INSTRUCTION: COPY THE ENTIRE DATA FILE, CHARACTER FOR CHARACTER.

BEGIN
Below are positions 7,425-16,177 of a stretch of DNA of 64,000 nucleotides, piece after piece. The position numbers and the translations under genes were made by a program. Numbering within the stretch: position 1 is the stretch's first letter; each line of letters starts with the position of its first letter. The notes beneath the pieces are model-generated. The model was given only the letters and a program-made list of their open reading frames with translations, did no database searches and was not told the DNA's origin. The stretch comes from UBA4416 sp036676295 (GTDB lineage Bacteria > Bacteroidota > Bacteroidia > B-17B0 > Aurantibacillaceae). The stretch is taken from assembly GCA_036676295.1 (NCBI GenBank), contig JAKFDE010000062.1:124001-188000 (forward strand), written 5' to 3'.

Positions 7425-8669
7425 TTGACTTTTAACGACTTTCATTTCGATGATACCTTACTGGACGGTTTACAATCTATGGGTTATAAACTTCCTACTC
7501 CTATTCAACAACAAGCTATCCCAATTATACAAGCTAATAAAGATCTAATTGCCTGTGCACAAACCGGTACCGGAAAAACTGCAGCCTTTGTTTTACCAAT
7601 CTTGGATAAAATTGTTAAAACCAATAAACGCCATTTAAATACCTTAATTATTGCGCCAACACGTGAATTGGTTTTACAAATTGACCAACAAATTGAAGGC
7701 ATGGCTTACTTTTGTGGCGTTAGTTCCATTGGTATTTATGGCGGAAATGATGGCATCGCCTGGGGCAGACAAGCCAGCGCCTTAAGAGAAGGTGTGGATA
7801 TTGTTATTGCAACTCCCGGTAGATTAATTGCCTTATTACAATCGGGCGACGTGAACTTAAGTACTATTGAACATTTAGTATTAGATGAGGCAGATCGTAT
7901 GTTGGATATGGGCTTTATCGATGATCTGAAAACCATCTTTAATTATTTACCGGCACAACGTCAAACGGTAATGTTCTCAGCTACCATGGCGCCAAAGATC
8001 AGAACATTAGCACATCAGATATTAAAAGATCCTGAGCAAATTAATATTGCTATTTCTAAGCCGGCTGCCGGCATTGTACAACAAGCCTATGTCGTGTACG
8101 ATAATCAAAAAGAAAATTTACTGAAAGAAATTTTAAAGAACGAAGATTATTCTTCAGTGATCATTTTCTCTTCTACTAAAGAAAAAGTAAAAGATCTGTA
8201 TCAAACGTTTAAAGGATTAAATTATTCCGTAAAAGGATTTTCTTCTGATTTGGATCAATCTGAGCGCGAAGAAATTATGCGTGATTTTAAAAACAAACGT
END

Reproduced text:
Below are positions 7,425-16,177 of a stretch of DNA of 64,000 nucleotides, piece after piece. The position numbers and the translations under genes were made by a program. Numbering within the stretch: position 1 is the stretch's first letter; each line of letters starts with the position of its first letter. The notes beneath the pieces are model-generated. The model was given only the letters and a program-made list of their open reading frames with translations, did no database searches and was not told the DNA's origin. The stretch comes from UBA4416 sp036676295 (GTDB lineage Bacteria > Bacteroidota > Bacteroidia > B-17B0 > Aurantibacillaceae). The stretch is taken from assembly GCA_036676295.1 (NCBI GenBank), contig JAKFDE010000062.1:124001-188000 (forward strand), written 5' to 3'.

Positions 7425-8669
7425 TTGACTTTTAACGACTTTCATTTCGATGATACCTTACTGGACGGTTTACAATCTATGGGTTATAAACTTCCTACTC
7501 CTATTCAACAACAAGCTATCCCAATTATACAAGCTAATAAAGATCTAATTGCCTGTGCACAAACCGGTACCGGAAAAACTGCAGCCTTTGTTTTACCAAT
7601 CTTGGATAAAATTGTTAAAACCAATAAACGCCATTTAAATACCTTAATTATTGCGCCAACACGTGAATTGGTTTTACAAATTGACCAACAAATTGAAGGC
7701 ATGGCTTACTTTTGTGGCGTTAGTTCCATTGGTATTTATGGCGGAAATGATGGCATCGCCTGGGGCAGACAAGCCAGCGCCTTAAGAGAAGGTGTGGATA
7801 TTGTTATTGCAACTCCCGGTAGATTAATTGCCTTATTACAATCGGGCGACGTGAACTTAAGTACTATTGAACATTTAGTATTAGATGAGGCAGATCGTAT
7901 GTTGGATATGGGCTTTATCGATGATCTGAAAACCATCTTTAATTATTTACCGGCACAACGTCAAACGGTAATGTTCTCAGCTACCATGGCGCCAAAGATC
8001 AGAACATTAGCACATCAGATATTAAAAGATCCTGAGCAAATTAATATTGCTATTTCTAAGCCGGCTGCCGGCATTGTACAACAAGCCTATGTCGTGTACG
8101 ATAATCAAAAAGAAAATTTACTGAAAGAAATTTTAAAGAACGAAGATTATTCTTCAGTGATCATTTTCTCTTCTACTAAAGAAAAAGTAAAAGATCTGTA
8201 TCAAACGTTTAAAGGATTAAATTATTCCGTAAAAGGATTTTCTTCTGATTTGGATCAATCTGAGCGCGAAGAAATTATGCGTGATTTTAAAAACAAACGT